The initial breakup of British Rail (BR) in the mid-1990s into about 100 companies and their subsequent privatisation has not resulted in a dynamic and less-costly railway freed from the shackles of state control: quite the reverse. BR was an efficient organisation, run on commercial lines, which cost taxpayers about £1 billion a year. BR was free to make commercial decisions and only required government approval for large investment projects, and even then BR was largely free to choose the technology it needed.
Today’s quasi-privatised railway costs taxpayers about £5 billion annually, operators have been stripped of the freedom to make changes to the timetable or to acquire sufficient rolling stock to meet changes in demand. The result is that trains are often overcrowded and fares are among the highest in the world. Nevertheless, demand for rail travel continues to grow because of rising fuel prices and heavy road congestion. Increased demand has led to an expansion of services and the reinstatement, at vast cost, of tracks and station platforms that BR was obliged to remove to save money.

The news this month of two major investment projects illustrates clearly the dysfunctional nature of British railway decision making. 

Britain is one of the last remaining countries in Europe not to have electrified all its main lines. For many years the Department for Transport (DfT) did not believe in the strategic, operational or cost benefits of electrification. Not long ago, the DfT was convinced that some new eco-friendly wonder-fuel was just about to appear which would replace diesel and obviate the need for costly electrification. 

Britain’s train operators and infrastructure managers were largely of the same opinion, preferring go-anywhere diesels. It was only when Lord Adonis was appointed secretary of state for transport by the last government that a sense of reality returned and a programme of electrification was announced.

In November 2005, the DfT launched a project to replace 200km/h diesel-electric inter-city trains (HSTs) introduced by BR in the 1970s. Called the Intercity Express Programme (IEP), it soon expanded to encompass long-distance commuter trains as well and have the ability to run on both electrified and non-electrified lines. Suppliers would be faced with the hideously-daunting challenge of trying to design a train for very different tasks. Commuter operations need high-density trains with twin-leaf doors and rapid acceleration and braking to cope with frequent stops, whereas an inter-city service requires a train with a high level of comfort, catering, and single-leaf doors.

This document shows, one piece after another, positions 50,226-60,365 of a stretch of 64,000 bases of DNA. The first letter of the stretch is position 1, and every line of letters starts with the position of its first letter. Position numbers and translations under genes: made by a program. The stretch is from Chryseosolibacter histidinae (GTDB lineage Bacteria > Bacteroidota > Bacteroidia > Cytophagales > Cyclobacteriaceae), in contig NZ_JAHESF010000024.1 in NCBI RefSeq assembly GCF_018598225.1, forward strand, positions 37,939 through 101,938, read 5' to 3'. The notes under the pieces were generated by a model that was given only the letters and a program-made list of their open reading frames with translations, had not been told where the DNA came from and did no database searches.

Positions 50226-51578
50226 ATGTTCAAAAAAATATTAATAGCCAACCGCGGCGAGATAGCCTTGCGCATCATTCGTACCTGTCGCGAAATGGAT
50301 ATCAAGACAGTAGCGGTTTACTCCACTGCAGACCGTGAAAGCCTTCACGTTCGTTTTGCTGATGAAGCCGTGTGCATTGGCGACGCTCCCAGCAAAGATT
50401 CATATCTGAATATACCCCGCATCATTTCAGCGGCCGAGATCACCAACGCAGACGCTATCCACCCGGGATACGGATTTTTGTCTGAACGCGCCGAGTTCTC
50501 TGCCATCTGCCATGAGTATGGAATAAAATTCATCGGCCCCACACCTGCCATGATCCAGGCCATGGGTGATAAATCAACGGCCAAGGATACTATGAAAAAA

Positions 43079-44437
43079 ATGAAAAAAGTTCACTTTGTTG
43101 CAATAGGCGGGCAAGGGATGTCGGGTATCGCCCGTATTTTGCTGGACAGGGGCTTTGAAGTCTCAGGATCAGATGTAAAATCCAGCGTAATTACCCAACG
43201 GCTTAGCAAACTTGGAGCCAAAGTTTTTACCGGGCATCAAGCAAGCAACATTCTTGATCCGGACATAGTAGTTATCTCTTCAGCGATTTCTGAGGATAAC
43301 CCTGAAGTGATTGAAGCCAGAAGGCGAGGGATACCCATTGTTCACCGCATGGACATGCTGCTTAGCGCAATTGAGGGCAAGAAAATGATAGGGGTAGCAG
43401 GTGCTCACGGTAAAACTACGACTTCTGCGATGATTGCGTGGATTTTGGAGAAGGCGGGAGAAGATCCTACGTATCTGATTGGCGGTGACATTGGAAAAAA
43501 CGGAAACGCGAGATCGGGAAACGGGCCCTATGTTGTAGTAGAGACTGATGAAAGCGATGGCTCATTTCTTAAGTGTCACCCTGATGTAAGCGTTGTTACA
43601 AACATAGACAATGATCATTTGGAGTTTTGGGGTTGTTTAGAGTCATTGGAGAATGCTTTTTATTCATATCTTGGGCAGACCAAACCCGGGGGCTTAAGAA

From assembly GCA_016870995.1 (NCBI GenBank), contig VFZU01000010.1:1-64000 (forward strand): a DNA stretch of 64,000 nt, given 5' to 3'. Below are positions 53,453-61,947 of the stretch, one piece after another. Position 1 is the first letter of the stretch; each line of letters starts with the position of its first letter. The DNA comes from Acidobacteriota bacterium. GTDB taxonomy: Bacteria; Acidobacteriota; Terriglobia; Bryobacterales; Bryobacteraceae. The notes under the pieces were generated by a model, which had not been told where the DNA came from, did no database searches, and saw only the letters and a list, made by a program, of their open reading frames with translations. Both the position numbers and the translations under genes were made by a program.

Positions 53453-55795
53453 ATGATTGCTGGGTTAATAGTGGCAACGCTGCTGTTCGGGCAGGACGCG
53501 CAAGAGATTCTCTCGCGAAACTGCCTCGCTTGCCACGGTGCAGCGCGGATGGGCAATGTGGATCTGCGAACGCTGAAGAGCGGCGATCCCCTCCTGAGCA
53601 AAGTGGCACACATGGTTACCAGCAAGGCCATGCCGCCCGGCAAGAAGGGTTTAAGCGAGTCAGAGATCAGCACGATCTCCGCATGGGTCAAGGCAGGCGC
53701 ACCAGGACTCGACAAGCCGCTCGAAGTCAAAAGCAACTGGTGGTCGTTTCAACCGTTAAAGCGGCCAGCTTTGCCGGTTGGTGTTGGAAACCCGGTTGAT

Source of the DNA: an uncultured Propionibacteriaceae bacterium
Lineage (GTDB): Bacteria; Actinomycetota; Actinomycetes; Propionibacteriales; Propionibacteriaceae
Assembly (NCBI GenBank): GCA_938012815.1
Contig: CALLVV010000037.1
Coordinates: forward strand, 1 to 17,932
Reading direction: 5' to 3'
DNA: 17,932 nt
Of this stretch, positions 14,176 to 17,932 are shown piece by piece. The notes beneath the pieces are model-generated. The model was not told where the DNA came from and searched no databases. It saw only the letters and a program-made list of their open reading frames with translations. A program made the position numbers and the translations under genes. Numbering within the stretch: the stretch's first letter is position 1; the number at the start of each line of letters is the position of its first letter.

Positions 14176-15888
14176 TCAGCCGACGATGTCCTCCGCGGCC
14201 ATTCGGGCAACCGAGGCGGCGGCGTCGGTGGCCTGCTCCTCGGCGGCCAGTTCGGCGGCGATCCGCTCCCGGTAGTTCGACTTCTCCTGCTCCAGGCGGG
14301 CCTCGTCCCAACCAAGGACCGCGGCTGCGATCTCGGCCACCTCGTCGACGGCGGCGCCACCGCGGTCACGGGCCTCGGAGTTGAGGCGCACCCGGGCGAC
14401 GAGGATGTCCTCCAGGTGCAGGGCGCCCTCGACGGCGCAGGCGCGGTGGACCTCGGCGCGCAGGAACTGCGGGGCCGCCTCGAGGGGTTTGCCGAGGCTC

Nevertheless, the DfT pressed on and tenders were invited with final bids submitted by two consortia: Express Rail Alliance consisting of Bombardier, Siemens, Angel Trains and Babcock & Brown, and Agility Trains comprising Hitachi, Barclays Bank and John Laing. In February 2009, Agility Trains was selected as preferred bidder in a deal worth up to £7.5 billion to provide up to 1400 vehicles in a mixture of electric, bi-mode and diesel trains. Delivery was scheduled to start in 2012. 

But, with the deepening global financial crisis, the deal quickly proved too expensive to fund. Hitachi and the DfT spent the next two years redefining the project and redesigning the trains, while the DfT also commissioned an independent review. Last month it was announced that agreement has been reached on a scaled-back, but still-complex project to supply 533 coaches, 183 of which will be electric and the bulk dual-mode, formed into five and eight-car trains. The DfT hopes to finalise the £4.5 billion deal later this year. 

At the same time, transport secretary Mr Philip Hammond announced that the already-approved electrification of the Great Western Main Line from London to Didcot would be extended to Bristol and Cardiff. Hammond rejected Lord Adonis’ plan to electrify the 73km section between Cardiff and Swansea as uneconomic. But a look at the current timetable would have told Hammond that only nine trains a day run from London to Cardiff compared with the 21 which continue through to Swansea. So two-thirds of the London - South Wales service will have to be provided by dual-mode trains that are more expensive to build and operate, or a mixture of electric and dual-mode sets operating in multiple, rather than buying a standard fleet of eight-car electric trains. 

The majority of the IEP fleet will be five-car trains, mostly running in multiple, which will increase costs, as extra crew will be needed and heavy diesel engines and fuel will have to be transported for long distances under the wires. First Great Western had a small fleet of five-car 200km/h diesel trains but rejected them in favour of a standard fleet of HSTs. Now, the franchisee will be forced to operate a variety of trains, especially as insufficient IEP trains are being ordered to replace all of its ageing HSTs.

Is it right that the government should be allowed to make decisions that will saddle the railway with a fleet of trains which will be more expensive to operate than a more conventional solution? To make matters worse, the DfT has wasted £27 million in consultancy and legal fees during the IEP procurement process, and the bidders are estimated to have spent another £42 million. Would any self-respecting railway take more than five years and spend £27 million to procure a fleet of trains, and arrive at such a contrived outcome? There has to be a better way, but you have to recognise that there is a problem in the first place before you can make meaningful improvements.